Slide 1
A Topical Approach to
LIFE-SPAN DEVELOPMENT
Chapter Nine:
Language Development
John W. Santrock
© 2010 The McGraw-Hill Companies, Inc. All rights reserved.
1
Slide 2
What is Language?
• Defining language
– Form of communication, whether spoken, written,
or signed, based on system of symbols
• Infinite generativity: ability to produce an endless
number of meaningful sentences using a finite set of
words and rules
– Genie, Wild Boy of Aveyron: raise questions about
determinants of language
© 2010 The McGraw-Hill Companies, Inc. All rights reserved.
2
Slide 3
Language’s Rule Systems
Phonology
Sound system of language; how the sounds are
used, combined — phoneme: smallest unit of
sound
Morphology
Morphemes: units of meaning in word formation
Syntax
Ways words are combined to form acceptable
phrases and sentences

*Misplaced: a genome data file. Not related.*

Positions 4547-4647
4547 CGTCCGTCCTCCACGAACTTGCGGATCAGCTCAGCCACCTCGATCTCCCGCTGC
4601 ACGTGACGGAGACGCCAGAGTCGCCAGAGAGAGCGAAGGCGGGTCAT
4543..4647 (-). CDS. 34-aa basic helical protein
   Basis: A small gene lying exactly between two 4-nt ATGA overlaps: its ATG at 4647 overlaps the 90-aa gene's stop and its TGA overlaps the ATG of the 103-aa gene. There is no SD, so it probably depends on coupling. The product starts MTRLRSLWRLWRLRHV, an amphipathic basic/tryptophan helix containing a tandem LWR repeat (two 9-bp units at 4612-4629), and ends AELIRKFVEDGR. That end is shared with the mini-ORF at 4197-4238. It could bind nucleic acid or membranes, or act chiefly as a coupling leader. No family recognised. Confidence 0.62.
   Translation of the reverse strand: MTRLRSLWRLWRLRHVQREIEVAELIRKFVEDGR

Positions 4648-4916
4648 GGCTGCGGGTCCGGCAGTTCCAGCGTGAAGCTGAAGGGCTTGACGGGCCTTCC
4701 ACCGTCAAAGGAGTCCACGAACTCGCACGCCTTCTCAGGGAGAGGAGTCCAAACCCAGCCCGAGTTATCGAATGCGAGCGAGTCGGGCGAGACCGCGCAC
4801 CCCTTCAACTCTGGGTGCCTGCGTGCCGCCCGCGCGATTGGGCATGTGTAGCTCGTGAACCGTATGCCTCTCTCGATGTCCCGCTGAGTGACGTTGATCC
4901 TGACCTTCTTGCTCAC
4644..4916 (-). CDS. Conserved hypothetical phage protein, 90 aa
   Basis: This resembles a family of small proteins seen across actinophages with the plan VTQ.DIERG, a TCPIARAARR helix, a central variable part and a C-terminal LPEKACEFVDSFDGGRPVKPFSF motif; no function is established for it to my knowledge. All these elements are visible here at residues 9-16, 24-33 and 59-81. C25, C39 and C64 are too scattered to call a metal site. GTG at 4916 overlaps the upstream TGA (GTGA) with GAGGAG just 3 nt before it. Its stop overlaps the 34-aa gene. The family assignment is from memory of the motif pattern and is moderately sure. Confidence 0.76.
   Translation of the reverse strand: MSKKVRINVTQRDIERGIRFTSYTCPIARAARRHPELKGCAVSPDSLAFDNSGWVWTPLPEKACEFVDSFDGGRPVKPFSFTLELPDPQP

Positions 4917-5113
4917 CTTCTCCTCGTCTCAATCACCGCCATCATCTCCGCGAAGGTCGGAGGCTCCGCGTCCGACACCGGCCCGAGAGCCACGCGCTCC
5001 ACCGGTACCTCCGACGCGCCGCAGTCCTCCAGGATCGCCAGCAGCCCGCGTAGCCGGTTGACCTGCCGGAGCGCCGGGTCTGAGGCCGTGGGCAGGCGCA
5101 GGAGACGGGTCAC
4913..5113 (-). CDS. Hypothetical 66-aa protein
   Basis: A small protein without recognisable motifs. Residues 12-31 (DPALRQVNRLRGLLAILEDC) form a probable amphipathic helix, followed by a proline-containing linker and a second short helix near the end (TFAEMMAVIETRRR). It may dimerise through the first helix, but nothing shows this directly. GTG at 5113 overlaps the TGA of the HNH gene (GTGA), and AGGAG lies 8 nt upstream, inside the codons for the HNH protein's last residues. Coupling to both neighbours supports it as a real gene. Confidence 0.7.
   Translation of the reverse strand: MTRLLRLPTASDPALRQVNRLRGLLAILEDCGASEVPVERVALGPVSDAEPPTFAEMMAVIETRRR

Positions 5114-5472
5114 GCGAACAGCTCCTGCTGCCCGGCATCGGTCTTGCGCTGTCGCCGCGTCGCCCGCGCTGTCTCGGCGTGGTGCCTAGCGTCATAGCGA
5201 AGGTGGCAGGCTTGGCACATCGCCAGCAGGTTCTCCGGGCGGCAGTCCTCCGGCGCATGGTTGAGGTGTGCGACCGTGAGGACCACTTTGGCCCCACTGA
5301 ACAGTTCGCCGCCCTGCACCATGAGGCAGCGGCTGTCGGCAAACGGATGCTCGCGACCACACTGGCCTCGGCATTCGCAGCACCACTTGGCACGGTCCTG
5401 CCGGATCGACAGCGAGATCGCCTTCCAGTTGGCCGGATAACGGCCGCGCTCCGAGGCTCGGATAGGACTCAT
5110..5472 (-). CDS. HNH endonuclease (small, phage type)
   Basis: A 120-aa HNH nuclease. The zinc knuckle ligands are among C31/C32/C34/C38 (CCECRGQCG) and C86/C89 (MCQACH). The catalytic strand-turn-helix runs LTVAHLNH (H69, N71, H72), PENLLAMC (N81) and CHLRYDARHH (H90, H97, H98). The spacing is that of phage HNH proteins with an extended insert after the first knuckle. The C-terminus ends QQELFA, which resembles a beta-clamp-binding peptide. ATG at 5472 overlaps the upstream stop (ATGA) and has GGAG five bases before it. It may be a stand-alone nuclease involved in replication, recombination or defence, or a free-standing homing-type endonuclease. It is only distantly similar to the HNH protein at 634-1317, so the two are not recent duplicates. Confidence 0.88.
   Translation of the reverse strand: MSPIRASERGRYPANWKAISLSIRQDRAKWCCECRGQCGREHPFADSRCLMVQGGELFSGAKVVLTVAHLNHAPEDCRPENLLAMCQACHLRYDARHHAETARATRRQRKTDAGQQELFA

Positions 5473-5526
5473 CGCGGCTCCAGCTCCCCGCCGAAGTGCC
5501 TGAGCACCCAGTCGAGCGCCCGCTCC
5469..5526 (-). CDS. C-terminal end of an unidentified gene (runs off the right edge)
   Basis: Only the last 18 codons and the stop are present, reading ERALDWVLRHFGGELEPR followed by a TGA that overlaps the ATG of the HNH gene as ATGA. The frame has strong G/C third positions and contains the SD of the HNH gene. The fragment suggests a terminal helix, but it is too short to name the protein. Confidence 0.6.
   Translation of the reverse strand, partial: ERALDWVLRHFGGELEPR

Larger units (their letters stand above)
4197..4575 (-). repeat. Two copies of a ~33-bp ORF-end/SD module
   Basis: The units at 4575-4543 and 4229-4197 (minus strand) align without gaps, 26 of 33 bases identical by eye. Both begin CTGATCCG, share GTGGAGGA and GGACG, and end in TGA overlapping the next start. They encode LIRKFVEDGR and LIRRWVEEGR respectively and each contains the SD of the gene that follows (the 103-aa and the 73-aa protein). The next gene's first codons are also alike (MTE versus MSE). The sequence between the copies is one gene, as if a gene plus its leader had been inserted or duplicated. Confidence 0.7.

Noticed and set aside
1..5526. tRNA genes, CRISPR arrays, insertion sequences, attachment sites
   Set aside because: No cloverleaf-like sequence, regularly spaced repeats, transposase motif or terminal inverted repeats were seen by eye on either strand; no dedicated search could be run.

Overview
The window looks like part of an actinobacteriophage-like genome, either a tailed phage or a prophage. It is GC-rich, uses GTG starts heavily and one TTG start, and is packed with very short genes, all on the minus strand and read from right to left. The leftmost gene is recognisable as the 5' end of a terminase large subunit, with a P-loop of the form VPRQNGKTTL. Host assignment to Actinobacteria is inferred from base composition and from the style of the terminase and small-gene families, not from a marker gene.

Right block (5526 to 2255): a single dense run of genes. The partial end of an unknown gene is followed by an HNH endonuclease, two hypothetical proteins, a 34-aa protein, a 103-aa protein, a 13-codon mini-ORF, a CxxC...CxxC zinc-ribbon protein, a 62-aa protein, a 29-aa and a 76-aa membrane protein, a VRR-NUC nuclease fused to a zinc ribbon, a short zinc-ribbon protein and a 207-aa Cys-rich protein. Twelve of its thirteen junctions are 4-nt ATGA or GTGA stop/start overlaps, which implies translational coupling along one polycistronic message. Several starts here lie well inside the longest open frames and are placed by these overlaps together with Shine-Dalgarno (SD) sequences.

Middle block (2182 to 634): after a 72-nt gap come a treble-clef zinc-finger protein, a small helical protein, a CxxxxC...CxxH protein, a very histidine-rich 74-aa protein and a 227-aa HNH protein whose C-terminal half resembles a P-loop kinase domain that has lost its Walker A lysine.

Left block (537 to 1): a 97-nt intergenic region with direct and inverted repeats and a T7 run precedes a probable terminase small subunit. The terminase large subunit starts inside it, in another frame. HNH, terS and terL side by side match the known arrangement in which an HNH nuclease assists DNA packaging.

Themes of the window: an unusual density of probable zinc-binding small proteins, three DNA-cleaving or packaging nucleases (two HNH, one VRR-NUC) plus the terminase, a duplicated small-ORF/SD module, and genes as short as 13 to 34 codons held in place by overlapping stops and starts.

Semantics
Meanings of words and sentences
Pragmatics
Appropriate use of language in context; can be
cery complex
© 2010 The McGraw-Hill Companies, Inc. All rights reserved.
3
Slide 4
How Language Develops
• Infancy
– Babbling, gestures, and other vocalizations
•
•
•
•
Crying present at birth
Cooing: occurs at 2 to 4 months of age
Babbling: begins at about 6 months of age
Gestures: begin 8 to 12 months of age
© 2010 The McGraw-Hill Companies, Inc. All rights reserved.
4
Slide 5
How Language Develops
• Infants recognizing language sounds
– “Citizens of the world”
– Newborns recognize sound changes
– Recognize own language sounds at 6 months
• First words
– Receptive exceeds spoken vocabulary
– Timing of first word, vocabulary spurt varies
© 2010 The McGraw-Hill Companies, Inc. All rights reserved.
5
Slide 6
How Language Develops
• Infants recognizing language sounds